Would you ever consider making bikes again? Occasionally, that proposition pops up and it usually catches me off guard. It shouldn't. I invested some of my best years making mountain bikes. It was the rarest of opportunities, to be on the ground floor of a movement that would launch cycling's most prolific period of innovation. Like many of my contemporaries, I was consumed by in the process - building, testing, racing, trade shows - time passed at the speed of light. It was a difficult way to earn a living, but immensely rewarding. Most of the time.
Would I make bikes again? I've convinced myself otherwise. Tom Ritchey used to say, "a bicycle frame is just nine tubes joined together." Rear suspension has made that equation slightly more complicated, but his point rings as true now as it did when an oxy/acetylene torch and a stack of chromoly tubes defined the craft. A bicycle frame is a means to an end. If you don't build with a purpose in mind, it's just artistic expression. "Bikes are pretty good these days," I say. "What's the point, if all I'm doing is making a slightly different one?"
Don't get me wrong. Making your own frame, building it up, and then riding it? The magic is undeniable. Every month, it seems, I come across a press release by a start-up bike maker. You don't have to read between the lines to sense their urgency to share the stoke. Then there's meticulous, seasoned builders like Steve Potts, who's titanium masterpieces are tailored to fit one person. Creativity needs no justification.
I tended to focus on the larger picture. The sport was evolving rapidly and, however small, I hoped that our bikes could play a role in its development. As boutique bike builders go, we were pretty successful, and even after handfuls became hundreds, there were still magic moments. I liked the solitude of welding, seeing a prototype emerge from a drawing, and the sensation when the decals are applied, that the frame springs to life. What motivated me most, though, was that people were going to be riding these things. That's the purpose, right? So when the corporate players caught up with the little guys, I took a position as a journalist and never looked back.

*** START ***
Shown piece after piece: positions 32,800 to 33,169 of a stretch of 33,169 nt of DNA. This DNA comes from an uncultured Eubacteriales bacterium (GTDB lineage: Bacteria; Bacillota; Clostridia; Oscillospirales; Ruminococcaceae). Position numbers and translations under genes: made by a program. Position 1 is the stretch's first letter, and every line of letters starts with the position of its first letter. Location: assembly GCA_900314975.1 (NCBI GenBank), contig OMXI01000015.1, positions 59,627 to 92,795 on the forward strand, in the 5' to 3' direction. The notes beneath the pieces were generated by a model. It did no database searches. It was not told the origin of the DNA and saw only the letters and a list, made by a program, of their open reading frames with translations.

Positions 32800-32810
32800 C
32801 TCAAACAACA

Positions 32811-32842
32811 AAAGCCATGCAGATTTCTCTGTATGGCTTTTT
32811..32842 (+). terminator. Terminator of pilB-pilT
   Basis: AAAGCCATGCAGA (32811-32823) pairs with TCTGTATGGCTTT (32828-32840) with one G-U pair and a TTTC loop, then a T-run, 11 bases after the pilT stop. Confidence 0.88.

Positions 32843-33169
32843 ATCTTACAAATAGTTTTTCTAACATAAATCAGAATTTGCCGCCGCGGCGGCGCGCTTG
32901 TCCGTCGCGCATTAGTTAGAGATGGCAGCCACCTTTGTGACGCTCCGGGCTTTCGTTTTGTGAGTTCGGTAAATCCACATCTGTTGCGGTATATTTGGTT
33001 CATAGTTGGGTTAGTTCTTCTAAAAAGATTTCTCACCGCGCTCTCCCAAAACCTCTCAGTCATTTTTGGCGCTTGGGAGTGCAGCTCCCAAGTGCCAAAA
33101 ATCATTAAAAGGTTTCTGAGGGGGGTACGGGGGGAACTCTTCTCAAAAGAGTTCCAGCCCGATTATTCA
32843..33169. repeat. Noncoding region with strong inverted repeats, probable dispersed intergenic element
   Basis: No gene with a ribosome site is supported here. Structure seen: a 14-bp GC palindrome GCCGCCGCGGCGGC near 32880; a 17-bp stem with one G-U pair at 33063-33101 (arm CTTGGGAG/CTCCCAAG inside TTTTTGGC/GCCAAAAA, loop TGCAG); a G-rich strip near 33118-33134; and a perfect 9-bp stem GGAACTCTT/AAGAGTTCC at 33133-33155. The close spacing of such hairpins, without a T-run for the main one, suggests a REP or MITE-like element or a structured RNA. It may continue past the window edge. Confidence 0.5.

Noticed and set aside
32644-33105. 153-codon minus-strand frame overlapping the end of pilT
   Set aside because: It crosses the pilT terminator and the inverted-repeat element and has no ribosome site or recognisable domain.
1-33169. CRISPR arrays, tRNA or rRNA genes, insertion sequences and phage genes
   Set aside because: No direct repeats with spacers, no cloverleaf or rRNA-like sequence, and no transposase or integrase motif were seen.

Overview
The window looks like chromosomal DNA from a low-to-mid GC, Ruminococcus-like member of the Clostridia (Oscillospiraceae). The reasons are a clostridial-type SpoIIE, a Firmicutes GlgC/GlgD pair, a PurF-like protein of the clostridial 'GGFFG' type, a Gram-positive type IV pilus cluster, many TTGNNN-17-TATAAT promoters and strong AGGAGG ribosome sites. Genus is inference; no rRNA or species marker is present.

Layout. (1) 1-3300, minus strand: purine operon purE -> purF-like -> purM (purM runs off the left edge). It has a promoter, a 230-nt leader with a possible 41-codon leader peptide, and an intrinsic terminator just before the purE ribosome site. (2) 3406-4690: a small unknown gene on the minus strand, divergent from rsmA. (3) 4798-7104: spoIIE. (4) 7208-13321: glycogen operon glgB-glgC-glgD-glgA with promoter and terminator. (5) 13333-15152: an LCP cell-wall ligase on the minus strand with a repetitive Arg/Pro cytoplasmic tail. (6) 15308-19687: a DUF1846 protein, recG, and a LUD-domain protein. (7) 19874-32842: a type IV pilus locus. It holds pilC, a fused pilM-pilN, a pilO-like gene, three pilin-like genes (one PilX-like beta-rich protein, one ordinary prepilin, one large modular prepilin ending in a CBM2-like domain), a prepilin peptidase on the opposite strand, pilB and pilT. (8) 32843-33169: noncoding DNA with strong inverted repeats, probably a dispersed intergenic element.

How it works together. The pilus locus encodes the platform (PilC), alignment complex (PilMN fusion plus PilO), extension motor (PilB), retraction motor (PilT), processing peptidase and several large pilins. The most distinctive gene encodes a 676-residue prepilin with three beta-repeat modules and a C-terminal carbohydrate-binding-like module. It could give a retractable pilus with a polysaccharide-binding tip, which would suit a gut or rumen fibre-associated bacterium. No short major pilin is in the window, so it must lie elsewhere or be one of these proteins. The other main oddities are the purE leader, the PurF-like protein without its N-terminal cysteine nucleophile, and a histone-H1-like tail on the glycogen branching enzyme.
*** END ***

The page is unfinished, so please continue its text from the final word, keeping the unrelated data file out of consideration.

Twenty five years later, I'm in my basement workshop. My hands are stained black by drawing oil baked into the chromoly tubes I have painstakingly mitered. The room smells like cutting fluid and the acrid scent that abrasive saws make after burning through thin-wall steel. A cursory inspection reveals that I haven't lost the touch. The tubes are locked into place with small tack welds and their fish-mouth shapes fit snugly together at each junction. I reach for the brass aircraft torch and before my thumb has cracked open its acetylene valve, my left hand has already moved the striker into position. The bright yellow flame announces itself with a dull pop and a different Richard Cunningham takes over from there.
It's an airplane fuselage, not a mountain bike frame, but the welding torch does not discriminate. From this moment onward, the only thing that will exist in his universe will be a puddle of molten steel the size of a corn kernel. I'm Richard the journalist, watching Richard the frame builder - a man from another lifetime who's hands rock the torch and dab the filler rod with remarkable surety, welding each joint in an alternating sequence, memorized, but never shared, pausing only to reposition the tubular truss, clamped firmly in a vice by a wooden frame block.
Well after dark, holding the finished fuselage on my knee, my eyes were tracing a dozen triangles that mimic the shapes of a mountain bike's front section and swingarm. The slender tubes got me wondering, "If I adapted a truss structure, how light could I make a chromoly 130-millimeter-travel 29er frame?" I keep a spiral-bound notebook on my workbench. Three promising concepts had been scrawled upon its pages before I recognized the trap.
"One of us needs to go to bed," I said. "The other one has a Cannondale review to finish."